Newly Appointed Dean of MIT School of Architecture SA+P
Harvard Aga Khan Professor of Landscape Architecture and Urbanism in Muslim Societies
If the urban is about diversity, how can we keep talking about the city in the singular? Maybe there's another way we can talk about it.
By Heidi Legg
Hashim Sarkis’ office overlooks the rooftops of Harvard Yard, the Harvard Lampoon, the newly renovated Fogg, and from a distance one can see corners of Le Corbusier’s Carpenter Center. It’s a gorgeous view and not hard to equate with bird’s eye views of other famous landscapes from Florence to Montreal to Istanbul. But for Hashim Sarkis, the newly appointed dean of MIT’s School of Architecture and Planning (SA+P) and decade long Aga Khan Professor of Landscape Architecture and Urbanism in Muslim Societies at Harvard University’s Graduate School of Design (GSD), new classifications under the concept of a one world city is at the forefront of his thinking.
“Perhaps we can begin by casting the net wider and analyze more carefully the different things that we call 'city'. Maybe we can come up with a much broader list of categories rather than talk about 'urban' versus 'rural,' and consider a broader range of possible ways of living together. If the urban is about diversity, how can we keep talking about the city in the singular? Maybe there's another way we can talk about it,” Sarkis said.
A prominent scholar of architecture and urbanism and practicing architect whose works span the United States and the Middle East, Sarkis weighs in on his new position and how the geopolitics of today may influence our thinking towards looking at how the world is becoming one city.
As a scholar and architect working in the US, what do you bring back to the Middle East?
When I started my practice in the late '90s in Beirut, I would say I took something back. I was part of a watchdog group on the reconstruction of Beirut. But now I don't see it like that anymore. My life is no longer “here” or “there”. It's in both places simultaneously. It has converged in many ways and it is not until I am in Beirut and stuck in traffic that I realize it's a different world.
The idea of the here and there is one of the things I question and maybe I'd not have questioned it had I been only there, or had I only been here. For me, it is one world and I always yearn in my work to express it as such. These differences from which we form our identities are too small for them to matter. I seek more common human values as things that bind, and that's what I'm looking for in architecture.
What was one of your earliest projects that brought you back to Beirut?
When I set up my practice in Beirut, the first project was a non-government organization (NGO) project for a community of fishermen in Tyre, and I built my practice around that. This community of fishermen in Tyre was probably one of the poorest communities in Lebanon. They pride themselves on it saying, 'we were fishermen before Jesus and because he came to preach to us, we became Christian.' They're very proud of their identity.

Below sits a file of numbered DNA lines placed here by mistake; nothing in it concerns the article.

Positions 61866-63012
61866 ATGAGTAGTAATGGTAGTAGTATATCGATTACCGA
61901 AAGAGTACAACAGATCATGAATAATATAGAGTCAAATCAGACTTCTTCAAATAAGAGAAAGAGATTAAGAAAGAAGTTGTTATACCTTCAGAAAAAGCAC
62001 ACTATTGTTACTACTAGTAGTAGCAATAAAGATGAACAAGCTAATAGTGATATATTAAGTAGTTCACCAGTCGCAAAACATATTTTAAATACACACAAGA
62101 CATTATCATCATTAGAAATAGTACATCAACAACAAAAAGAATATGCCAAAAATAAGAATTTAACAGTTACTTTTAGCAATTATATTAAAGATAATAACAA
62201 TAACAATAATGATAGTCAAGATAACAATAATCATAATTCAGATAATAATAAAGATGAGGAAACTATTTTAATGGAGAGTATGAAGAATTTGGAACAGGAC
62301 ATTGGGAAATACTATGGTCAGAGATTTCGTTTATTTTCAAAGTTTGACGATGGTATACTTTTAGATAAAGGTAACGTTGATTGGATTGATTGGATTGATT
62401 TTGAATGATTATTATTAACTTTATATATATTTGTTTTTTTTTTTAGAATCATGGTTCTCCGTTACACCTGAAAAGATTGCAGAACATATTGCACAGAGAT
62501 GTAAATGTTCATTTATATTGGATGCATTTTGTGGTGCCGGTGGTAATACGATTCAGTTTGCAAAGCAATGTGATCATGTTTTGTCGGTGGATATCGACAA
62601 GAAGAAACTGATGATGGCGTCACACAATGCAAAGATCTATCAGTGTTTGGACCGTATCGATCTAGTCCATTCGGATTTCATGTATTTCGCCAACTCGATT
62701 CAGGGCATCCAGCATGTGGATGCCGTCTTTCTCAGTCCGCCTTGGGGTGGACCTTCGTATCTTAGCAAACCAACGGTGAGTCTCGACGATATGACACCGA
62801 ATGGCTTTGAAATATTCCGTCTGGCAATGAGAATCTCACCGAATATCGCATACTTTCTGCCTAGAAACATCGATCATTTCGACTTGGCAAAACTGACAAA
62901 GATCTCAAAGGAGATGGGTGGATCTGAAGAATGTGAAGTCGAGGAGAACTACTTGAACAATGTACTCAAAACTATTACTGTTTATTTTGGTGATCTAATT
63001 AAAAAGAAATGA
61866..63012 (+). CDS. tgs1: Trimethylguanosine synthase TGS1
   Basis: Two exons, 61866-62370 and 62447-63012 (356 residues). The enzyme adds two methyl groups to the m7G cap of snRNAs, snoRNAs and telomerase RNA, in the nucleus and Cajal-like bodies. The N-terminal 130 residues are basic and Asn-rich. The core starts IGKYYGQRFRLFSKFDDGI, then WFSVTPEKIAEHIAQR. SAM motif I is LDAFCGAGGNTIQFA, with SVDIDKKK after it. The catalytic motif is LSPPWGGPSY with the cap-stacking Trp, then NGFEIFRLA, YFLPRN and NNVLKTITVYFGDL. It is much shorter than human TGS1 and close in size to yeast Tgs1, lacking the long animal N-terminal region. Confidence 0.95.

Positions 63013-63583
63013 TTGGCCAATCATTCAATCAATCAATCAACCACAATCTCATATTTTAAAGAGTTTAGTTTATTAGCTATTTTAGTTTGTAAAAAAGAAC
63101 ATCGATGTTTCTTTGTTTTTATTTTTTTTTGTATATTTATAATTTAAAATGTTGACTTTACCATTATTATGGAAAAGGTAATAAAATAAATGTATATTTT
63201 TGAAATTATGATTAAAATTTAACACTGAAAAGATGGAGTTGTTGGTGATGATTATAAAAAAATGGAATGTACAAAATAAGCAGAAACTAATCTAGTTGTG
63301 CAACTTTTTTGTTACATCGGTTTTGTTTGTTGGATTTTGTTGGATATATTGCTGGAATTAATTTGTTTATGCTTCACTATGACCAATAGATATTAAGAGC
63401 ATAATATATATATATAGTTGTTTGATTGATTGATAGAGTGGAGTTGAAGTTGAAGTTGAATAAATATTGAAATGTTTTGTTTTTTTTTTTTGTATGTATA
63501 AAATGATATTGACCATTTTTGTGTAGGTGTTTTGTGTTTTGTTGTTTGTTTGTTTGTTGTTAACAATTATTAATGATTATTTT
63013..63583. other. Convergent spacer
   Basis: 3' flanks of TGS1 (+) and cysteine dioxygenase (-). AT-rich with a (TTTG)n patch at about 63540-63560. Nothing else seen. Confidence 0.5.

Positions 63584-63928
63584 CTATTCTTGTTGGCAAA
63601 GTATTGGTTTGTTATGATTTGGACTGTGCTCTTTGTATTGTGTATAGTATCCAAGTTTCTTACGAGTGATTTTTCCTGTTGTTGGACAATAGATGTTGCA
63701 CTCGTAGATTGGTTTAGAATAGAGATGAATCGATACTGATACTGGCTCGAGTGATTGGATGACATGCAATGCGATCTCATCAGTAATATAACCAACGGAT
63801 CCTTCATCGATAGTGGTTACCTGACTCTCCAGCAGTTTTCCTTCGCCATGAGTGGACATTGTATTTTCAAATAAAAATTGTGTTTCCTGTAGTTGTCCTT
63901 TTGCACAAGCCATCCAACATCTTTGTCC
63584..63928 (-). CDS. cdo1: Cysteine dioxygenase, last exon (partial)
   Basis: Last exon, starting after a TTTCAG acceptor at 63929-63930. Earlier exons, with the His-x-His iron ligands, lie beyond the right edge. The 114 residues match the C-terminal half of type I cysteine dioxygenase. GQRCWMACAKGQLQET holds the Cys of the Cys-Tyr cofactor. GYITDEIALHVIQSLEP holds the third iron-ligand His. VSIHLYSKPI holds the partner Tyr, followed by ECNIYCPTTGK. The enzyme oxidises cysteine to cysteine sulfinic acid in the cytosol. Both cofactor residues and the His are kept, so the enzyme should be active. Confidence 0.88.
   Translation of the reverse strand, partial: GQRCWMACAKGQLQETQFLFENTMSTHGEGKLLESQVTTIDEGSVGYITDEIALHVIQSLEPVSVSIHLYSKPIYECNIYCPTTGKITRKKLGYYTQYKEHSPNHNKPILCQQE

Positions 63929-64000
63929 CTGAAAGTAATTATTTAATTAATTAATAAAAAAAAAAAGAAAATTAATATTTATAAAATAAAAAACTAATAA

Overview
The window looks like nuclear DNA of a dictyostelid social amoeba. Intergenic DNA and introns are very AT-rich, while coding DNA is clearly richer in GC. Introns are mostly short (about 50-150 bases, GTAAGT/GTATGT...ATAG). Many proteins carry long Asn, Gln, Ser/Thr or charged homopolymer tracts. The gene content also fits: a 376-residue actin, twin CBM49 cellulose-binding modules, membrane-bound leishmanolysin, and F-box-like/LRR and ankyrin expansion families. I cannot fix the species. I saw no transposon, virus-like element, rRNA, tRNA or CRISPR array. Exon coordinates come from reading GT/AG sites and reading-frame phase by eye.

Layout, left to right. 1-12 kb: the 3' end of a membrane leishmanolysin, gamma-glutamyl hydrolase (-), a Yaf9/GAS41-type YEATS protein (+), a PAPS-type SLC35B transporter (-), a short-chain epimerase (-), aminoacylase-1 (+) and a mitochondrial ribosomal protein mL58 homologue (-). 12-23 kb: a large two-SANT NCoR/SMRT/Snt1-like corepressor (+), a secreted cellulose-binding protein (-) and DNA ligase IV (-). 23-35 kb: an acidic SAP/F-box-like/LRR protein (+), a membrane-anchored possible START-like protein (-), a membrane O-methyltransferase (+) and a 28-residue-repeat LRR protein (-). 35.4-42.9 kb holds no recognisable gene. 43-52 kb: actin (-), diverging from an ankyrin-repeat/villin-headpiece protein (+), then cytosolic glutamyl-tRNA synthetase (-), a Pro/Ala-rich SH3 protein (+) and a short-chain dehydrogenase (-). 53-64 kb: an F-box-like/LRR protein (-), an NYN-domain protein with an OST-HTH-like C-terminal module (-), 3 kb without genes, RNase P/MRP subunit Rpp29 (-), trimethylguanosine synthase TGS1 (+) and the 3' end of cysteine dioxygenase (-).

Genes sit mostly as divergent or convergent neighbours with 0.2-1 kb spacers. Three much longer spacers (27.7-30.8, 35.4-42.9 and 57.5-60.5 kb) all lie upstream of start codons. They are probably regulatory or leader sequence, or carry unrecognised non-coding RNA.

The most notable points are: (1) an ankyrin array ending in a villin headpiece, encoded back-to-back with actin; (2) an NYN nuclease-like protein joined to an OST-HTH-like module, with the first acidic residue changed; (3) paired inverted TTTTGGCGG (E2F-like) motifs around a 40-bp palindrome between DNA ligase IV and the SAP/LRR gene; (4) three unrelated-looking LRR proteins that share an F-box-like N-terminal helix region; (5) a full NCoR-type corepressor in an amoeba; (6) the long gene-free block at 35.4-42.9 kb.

What you must understand is that the fishermen were not interested in improving their conditions. For them, their life choice was to either stay in Tyre, or join their cousin in Melbourne or in Montreal. Any move from these living conditions had to show that their situation had improved, in both their eyes and the eyes of their families. It had to be on par with everyday cousins in the modern world. They had to feel that their life was on par with life choices that they would have made had they moved afar.
NGOs are fantastic clients in the sense that they bring you these amazing projects that open up different ways of thinking about architecture. As an architect, I salivate over programs that have yet to find an architectural expression where I can address emerging audiences and emerging habits of living.
When people hear that you’re the architect on their project, do they expect modern?
I insist that the work that I'm going to give them is not going to be about reflecting on historical styles nor regurgitating or giving the design some identity that is already predetermined. I like to understand what is emerging out of their life and push forward with them. I look for images of things that they would like to have in the future rather than things that they had in the past.
Given our geopolitics, has demand for your work grown over the past five years?
People are not scared of my name when they hire me, or my knotted eyebrows. But for a time, it did come with certain preconceptions that this person might want to do something that is reflective of their cultural background. [Sarkis was asked to design a mihrab, a piece of the architecture, which is usually a niche in a wall that points the believers in the direction of Mecca in Toronto, Canada and here in Cambridge, he wrapped Oleana restaurant in its orange wood exterior. It's a wood veneer over resin with ultraviolet screen protection. It's made in Spain. He calls this project an act of love to Ana and her cuisine - Ana Sortun owns Oleana].